CityDig: How Baxter Became One of L.A.’s Steepest Streets


From Dead Man’s Curve on Sunset to the impossibly short on-ramps of the Arroyo Seco Parkway, Los Angeles roadways offer many opportunities for white-knuckled motoring. But perhaps none is as terrifying—or as thrill-inducing—as Baxter Street.

Tracing a straight line through Echo Park and Silver Lake, the road seemingly thumbs its nose at the underlying topography, crawling over hills and plunging into ravines. One stretch between Allessandro and Alvarado claims a 32 percent grade, among the steepest in the city. Just over the hill past Lemoyne, a grid pattern embedded in the concrete helps tires better grip the road.

Today, the city caps street grades at 15 percent, and new roads generally conform to the contours of the landscape. So how did such a street as Baxter ever get built?

It began as a sliver of land in an 1853 survey, separating empty real estate tracts in what was then the city’s northwest corner. The city designated that narrow strip Baxter Street in 1872, and when subdividers eventually carved those empty tracts into housing developments in the late 1890s, they honored the surveyors’ lines and imposed a grid pattern on the hilly land. Then, the arrow-straight line of Baxter Street made some practical sense. As Matthew Roth of the Auto Club Archives notes, the road—like many of L.A.’s so-called secret stairways—functioned as a pedestrian access path for a streetcar line along present-day Echo Park Avenue.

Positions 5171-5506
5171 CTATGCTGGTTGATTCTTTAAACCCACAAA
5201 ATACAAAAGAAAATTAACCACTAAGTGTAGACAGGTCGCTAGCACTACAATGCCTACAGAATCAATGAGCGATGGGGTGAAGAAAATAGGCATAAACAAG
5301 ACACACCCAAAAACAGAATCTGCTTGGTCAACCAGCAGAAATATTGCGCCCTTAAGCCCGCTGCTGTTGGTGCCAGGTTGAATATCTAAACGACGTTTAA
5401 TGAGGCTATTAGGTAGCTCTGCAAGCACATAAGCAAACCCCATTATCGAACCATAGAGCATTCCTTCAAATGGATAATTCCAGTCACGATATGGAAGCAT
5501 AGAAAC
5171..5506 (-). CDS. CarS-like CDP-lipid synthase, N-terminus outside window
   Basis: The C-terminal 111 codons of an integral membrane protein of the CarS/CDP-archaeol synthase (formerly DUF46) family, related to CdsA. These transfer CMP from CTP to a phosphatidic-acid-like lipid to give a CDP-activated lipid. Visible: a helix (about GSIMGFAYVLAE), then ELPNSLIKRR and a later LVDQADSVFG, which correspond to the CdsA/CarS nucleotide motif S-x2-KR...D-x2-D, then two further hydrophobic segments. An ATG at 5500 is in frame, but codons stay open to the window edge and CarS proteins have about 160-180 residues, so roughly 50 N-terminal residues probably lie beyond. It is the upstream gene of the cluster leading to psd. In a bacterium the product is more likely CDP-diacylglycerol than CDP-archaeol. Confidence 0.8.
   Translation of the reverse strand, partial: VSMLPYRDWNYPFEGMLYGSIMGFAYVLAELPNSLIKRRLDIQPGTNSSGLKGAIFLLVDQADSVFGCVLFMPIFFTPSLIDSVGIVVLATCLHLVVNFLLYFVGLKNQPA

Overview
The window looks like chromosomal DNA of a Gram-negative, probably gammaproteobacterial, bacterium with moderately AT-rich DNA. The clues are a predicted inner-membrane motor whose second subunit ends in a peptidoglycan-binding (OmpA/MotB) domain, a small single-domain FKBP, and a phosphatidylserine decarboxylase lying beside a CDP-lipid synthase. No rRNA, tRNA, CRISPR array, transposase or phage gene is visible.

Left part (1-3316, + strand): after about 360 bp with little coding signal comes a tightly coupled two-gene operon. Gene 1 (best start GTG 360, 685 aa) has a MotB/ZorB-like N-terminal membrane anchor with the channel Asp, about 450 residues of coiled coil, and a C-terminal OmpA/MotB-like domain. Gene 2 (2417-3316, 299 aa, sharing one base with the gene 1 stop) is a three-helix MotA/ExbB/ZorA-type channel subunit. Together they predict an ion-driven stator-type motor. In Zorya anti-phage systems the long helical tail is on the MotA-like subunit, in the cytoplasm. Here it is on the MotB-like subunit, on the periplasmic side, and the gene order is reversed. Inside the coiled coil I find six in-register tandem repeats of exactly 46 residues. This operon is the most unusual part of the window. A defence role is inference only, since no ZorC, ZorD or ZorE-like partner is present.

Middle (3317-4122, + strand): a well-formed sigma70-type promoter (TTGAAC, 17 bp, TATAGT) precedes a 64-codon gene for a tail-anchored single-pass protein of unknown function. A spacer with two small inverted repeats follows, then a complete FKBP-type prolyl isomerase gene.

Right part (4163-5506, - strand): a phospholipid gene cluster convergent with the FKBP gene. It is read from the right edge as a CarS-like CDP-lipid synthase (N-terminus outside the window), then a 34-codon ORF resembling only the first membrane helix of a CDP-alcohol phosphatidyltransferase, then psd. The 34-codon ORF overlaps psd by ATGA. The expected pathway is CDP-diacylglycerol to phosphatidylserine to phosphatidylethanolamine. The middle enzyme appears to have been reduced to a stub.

Baxter later became a proving ground for automobiles, as manufacturers staged elaborate stunts to demonstrate their vehicles’ power. In one such event in 1916, a four-wheel-drive truck loaded with 4,300 pounds of baled hay groaned its way up the grade, pausing twice for newspaper cameras. Nearly 100 years later, Baxter Street continues to bewilder uncertain drivers and confound elongated vehicles.

Above: Photo by Herman Schultheis, courtesy of the Photo Collection — Los Angeles Public Library.

Nathan Masters of the USC Libraries blogs here on behalf of L.A. as Subject, an association of more than 230 libraries, cultural institutions, official archives, and private collectors hosted by the USC Libraries and dedicated to preserving and telling the sometimes-hidden histories of Los Angeles.